Issue: What are the standards for an award of punitive damages under the Fair Credit Reporting Act in an action brought in the Fifth Circuit?
|Area of Law:||Banking & Finance Law, Constitutional Law|
|Keywords:||An award of punitive damages; Constitutional standards; Fair Credit Reporting Act|
|Jurisdiction:||Federal, Fifth Circuit|
|Cited Cases:||517 U.S. 559; 827 F.2d 967; 135 F.3d 543|
|Cited Statutes:||15 U.S.C. § 1681n|
The constitutional standards for punitive damages awarded in state courts, as announced in BMW of N. Am., Inc. v. Gore, 517 U.S. 559, 134 L. Ed. 2d 809 (1996), do not apply to punitive damage awards under the Fair Credit Reporting Act (“FCRA”), 15 U.S.C. § 1681n. See, Kolstad v. American Dental Ass’n, 119 S. Ct. 2118 (1999) (holding that standards for award of punitive damages under Title VII are announced in the federal statute that authorizes such awards). Thus, under § 1681n, a credit reporting agency that "willfully fails to comply with any requirement imposed under [the FCRA] with respect to any consumer" is subject to punitive damages.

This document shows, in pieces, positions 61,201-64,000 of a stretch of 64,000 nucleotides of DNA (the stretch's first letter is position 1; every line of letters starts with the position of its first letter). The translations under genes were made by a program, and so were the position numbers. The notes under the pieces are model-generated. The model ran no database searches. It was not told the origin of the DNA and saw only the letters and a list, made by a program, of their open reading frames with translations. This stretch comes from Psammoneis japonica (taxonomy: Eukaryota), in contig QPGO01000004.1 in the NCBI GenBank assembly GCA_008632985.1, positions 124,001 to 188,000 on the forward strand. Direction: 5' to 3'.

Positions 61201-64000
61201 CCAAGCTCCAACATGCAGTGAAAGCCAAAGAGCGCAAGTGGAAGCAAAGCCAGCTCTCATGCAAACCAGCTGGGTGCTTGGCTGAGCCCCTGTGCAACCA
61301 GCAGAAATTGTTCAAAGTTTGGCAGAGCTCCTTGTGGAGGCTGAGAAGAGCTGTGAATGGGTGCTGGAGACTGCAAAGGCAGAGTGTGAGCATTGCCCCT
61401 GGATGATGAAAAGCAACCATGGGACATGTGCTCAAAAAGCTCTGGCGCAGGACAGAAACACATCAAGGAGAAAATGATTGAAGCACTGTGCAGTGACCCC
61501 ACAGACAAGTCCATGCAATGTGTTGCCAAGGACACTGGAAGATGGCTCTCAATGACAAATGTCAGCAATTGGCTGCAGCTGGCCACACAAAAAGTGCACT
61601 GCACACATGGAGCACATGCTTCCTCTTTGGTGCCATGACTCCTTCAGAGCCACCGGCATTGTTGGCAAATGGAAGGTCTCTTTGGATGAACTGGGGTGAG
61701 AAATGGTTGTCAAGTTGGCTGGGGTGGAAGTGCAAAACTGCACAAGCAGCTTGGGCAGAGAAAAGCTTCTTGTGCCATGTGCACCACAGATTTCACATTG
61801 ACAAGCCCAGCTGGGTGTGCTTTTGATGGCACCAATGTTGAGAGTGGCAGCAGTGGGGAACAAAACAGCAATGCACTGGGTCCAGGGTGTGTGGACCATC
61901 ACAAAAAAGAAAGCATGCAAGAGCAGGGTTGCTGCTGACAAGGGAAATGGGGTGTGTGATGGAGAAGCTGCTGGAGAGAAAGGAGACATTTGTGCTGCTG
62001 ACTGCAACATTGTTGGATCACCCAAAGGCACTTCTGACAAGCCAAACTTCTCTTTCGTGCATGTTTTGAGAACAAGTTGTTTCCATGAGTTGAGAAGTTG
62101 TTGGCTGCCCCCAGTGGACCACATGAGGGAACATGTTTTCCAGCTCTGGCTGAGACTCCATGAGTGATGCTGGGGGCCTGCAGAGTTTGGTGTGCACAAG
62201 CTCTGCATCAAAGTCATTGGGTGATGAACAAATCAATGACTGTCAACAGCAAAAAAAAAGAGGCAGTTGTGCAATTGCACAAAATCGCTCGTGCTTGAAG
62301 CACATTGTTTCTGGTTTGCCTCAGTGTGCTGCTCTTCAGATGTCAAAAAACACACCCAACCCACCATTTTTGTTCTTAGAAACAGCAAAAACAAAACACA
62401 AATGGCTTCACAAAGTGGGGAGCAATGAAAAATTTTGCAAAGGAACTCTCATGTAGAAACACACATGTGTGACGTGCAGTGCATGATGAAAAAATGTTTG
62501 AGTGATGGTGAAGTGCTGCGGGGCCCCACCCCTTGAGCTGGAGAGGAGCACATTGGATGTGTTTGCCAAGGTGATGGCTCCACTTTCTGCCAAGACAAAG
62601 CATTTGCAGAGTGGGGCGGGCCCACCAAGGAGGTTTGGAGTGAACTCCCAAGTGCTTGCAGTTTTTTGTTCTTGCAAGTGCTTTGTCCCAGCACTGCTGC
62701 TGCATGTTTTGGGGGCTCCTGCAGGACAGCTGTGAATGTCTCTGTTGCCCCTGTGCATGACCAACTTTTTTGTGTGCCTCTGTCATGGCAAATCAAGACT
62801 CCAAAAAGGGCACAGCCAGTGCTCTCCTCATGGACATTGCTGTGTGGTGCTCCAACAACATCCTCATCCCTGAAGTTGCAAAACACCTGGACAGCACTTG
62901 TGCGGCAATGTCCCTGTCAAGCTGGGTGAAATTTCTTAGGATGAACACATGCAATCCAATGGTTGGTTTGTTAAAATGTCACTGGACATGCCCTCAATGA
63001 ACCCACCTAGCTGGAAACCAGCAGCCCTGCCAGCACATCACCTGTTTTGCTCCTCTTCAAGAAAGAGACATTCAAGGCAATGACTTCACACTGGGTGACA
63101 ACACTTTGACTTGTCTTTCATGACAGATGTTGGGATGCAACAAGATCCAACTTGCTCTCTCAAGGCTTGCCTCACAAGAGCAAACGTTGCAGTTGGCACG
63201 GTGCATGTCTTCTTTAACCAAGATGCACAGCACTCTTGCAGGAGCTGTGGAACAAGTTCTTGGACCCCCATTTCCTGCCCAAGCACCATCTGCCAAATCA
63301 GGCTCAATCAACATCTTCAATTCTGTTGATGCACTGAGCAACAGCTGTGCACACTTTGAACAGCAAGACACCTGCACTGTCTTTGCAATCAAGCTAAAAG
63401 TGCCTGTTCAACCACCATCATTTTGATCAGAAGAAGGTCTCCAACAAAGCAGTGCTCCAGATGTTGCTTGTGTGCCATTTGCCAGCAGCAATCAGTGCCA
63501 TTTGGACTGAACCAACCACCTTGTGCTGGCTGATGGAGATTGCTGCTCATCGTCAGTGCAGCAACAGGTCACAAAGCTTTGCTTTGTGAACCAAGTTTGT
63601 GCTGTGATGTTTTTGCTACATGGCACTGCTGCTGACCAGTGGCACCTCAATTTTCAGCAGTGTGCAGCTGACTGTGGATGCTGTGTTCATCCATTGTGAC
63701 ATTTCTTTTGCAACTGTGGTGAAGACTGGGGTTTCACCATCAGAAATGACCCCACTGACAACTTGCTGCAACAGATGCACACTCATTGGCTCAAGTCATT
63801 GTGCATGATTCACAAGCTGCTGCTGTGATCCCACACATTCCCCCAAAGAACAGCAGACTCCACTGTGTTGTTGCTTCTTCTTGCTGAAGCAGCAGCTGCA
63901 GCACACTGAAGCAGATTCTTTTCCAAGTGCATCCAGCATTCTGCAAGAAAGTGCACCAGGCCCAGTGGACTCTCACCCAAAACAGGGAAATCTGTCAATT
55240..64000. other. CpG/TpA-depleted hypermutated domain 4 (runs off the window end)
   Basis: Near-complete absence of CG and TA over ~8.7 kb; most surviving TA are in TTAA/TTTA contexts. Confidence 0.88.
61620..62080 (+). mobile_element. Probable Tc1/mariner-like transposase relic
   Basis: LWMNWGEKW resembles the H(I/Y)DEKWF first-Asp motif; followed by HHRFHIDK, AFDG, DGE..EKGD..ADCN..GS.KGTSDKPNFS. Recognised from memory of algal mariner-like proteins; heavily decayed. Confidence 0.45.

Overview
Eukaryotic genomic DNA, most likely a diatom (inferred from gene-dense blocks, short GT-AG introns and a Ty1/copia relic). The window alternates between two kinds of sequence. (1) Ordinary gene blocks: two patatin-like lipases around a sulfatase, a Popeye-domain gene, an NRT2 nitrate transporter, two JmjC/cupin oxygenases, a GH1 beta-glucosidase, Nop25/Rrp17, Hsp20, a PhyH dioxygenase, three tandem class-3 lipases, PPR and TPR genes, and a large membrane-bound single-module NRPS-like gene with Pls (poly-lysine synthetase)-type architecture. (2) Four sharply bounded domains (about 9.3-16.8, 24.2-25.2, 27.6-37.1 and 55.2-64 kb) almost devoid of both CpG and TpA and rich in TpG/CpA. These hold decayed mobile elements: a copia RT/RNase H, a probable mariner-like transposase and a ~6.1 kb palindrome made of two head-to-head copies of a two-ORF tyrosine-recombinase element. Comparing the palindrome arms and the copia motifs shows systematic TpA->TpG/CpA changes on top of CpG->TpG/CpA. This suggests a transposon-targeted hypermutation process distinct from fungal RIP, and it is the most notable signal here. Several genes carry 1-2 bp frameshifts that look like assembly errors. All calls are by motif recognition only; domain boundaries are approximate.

The Fifth Circuit has held that, in considering an award of punitive damages, a jury should take into account (1) the degree of reprehensibility of the defendant’s conduct; (2) the disparity between the harm suffered and the damage award; and (3) the difference between the damages awarded in this case and comparable cases. See Patterson v. P.H.P. Healthcare Corp., 90 F.3d 927, 943 (5th Cir. 1996).FN1 It is clear, however, that these factors are not exclusive, and that the review of a punitive damages award for excessiveness involves numerous considerations.
The likelihood of future harm and the need to deter it are likewise relevant factors. Where a defendant shows neither remorse nor any intention of taking steps to prevent future recurrences, a substantial award is appropriate as a deterrent. See […]